• reflective films have a greater impact on the appearance of the windows. I.e.They add a tint (typically grey) and therefore change the colour of your view and they are very reflective from outside during the daytime often to the extent that the appear as mirrors impacting on the aesthetics of the building or creating unwanted glare etc. (With the reverse mirror effect at night.)
  • the films will also reduce the solar heat gain during winter which you may want to reduce heating bills.

I was thinking of some kind of guide to close the gap between the blind and window frame (on the side). Anyone seen these anywhere? Verosol have them: Verosol used to be the industry benchmark but were not cheap. I don’t know if they still are.

You could also consider this film: They claim that they have films that have a low E coating and can provide equivalent heat gain/loss performance to clear double glazing. Films with varying SHGF and reflectivity are also available. (I have not used them nor know of anyone who has and only came across this product from another thread.) [Source]

Bubble wrap

I havent used those applied solar films but have used bubble wrap!!! it did work! [Source]

Friend of mine was looking into this found a new lot that was self install, cut out the other guy, she has decided to use bubble wrap instead, seems to be working [Source]

Aluminium foil


Window blind

Shading devices

blinds of any kind inside the room will do nothing for reducing the heat from direct sunlight. Highly reflective metal blinds might do a bit better than timber, but both will simply heat up and all that heat will be radiated and convected into the room. [Source]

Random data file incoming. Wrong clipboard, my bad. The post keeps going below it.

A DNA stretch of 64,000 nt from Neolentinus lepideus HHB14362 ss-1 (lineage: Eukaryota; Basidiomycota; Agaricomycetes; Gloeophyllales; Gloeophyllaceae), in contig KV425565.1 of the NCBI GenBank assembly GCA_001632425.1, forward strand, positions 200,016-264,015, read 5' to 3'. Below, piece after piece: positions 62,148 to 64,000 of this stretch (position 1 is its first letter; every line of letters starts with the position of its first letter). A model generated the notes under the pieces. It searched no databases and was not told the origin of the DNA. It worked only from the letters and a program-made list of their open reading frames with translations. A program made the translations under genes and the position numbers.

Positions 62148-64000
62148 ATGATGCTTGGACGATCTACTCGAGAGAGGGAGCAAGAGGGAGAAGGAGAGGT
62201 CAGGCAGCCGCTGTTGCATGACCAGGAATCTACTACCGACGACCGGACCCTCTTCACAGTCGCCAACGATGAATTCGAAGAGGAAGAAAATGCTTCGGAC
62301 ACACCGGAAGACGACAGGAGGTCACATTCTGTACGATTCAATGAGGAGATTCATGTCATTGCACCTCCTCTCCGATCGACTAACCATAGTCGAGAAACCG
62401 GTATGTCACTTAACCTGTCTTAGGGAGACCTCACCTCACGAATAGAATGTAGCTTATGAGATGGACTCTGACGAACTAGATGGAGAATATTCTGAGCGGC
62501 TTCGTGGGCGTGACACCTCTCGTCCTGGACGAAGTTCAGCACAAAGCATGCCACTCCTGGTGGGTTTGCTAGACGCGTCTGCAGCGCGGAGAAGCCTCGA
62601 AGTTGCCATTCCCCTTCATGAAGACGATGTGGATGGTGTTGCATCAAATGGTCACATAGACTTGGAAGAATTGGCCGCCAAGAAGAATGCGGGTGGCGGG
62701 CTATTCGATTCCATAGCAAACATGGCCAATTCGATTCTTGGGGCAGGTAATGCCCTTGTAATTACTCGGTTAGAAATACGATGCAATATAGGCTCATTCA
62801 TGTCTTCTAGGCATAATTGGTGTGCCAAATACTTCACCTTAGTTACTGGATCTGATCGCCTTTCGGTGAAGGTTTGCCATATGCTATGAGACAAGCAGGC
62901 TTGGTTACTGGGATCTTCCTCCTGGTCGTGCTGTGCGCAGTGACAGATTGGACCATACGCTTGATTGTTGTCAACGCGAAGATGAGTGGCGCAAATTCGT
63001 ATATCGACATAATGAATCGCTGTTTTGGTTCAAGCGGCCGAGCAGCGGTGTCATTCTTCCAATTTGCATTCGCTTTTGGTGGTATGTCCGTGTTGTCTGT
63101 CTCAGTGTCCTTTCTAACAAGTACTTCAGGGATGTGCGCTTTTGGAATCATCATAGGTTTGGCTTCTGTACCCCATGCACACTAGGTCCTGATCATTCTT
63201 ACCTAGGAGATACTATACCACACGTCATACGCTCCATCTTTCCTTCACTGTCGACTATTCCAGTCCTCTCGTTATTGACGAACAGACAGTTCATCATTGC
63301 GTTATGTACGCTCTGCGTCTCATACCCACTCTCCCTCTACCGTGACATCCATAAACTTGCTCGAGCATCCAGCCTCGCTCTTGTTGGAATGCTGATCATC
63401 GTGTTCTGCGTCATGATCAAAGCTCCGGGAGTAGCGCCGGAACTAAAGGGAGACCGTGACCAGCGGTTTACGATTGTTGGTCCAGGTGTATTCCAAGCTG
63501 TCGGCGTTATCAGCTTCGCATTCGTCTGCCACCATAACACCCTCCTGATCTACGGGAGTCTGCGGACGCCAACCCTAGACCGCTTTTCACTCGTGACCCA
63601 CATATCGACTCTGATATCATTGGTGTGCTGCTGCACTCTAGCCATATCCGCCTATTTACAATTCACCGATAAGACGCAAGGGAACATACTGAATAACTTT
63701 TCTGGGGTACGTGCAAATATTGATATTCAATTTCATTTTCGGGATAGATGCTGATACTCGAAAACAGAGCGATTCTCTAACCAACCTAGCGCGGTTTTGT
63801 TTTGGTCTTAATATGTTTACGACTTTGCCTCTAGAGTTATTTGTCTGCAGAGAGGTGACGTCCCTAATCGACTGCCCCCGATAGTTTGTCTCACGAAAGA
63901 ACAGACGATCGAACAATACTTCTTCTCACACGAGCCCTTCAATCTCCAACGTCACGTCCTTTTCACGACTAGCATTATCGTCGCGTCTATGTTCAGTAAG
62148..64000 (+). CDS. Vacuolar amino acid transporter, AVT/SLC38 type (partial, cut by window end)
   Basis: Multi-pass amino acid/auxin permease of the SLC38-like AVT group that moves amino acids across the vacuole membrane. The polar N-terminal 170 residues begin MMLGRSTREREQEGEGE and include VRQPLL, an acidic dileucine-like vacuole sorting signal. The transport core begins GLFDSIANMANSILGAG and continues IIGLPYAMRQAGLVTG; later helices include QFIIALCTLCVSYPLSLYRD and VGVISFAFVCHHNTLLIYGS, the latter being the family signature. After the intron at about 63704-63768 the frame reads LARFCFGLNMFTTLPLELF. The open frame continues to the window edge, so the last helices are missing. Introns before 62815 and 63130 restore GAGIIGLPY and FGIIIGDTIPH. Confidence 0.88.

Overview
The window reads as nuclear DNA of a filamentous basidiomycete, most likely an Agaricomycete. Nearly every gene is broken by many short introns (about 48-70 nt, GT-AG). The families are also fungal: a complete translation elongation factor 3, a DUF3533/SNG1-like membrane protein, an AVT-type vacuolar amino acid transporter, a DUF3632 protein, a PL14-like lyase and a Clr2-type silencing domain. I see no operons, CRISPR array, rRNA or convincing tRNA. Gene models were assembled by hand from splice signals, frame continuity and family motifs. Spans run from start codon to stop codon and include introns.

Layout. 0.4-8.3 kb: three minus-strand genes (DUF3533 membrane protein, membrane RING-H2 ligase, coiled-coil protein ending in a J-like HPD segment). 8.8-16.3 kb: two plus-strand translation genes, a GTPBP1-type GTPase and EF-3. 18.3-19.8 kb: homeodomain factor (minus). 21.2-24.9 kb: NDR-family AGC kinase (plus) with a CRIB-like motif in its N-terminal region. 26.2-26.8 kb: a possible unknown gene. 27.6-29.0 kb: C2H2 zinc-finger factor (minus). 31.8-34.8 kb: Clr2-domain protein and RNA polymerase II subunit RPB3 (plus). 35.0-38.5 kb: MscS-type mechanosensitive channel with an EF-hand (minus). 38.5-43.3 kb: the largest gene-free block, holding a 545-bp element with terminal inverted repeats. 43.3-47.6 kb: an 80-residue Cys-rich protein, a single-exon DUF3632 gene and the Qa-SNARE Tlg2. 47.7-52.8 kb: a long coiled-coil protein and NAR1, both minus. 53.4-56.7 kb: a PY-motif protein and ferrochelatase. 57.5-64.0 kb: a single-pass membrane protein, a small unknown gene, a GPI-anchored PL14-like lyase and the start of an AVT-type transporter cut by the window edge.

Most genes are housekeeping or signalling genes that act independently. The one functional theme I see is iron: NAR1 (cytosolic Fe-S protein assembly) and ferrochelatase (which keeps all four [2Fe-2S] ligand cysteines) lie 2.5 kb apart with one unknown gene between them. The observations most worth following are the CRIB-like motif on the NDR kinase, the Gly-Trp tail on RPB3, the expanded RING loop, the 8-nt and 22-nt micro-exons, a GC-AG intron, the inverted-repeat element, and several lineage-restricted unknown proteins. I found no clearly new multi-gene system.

Note that neither will double glazing do anything for direct sunlight. Double glazing is an idea popularised by their use in Europe where the main issue is keeping in heat, and they are highly effective at doing that. Similarly, if the window is shaded, double glazing will reduce flow of convective heat from the hot outside air, but if the sun is shining through it, the radiant heat will go straight through it. [Source]

Window tinting with an appropriate metallised foil would be somewhat effective at reducing the heat from direct sunlight [Source]


Venetians do help but the heat has penetrated the window already. [Source]

I tried various things and the most effective and cheapest is painting the outside of the glass with white acrylic paint. If you change your mind it is easy to scrape off with a paint scraper. [Source] ” for this to work effectively the paint needs to be on the outside.

Cellular blinds

Sail-shade cloth

Can’t be installed higher than 4 metres high. Beyond that the requirements for support become extremely high due to wind etc. pressure.



Reduce the size of the window

window films are good at stopping radiant heat (ie. direct sunlight, or heat radiated off hot surfaces such as adjacent paving or a masonry wall) they’re not so good at stopping convective heat, which is where double glazing has its advantage. [Source]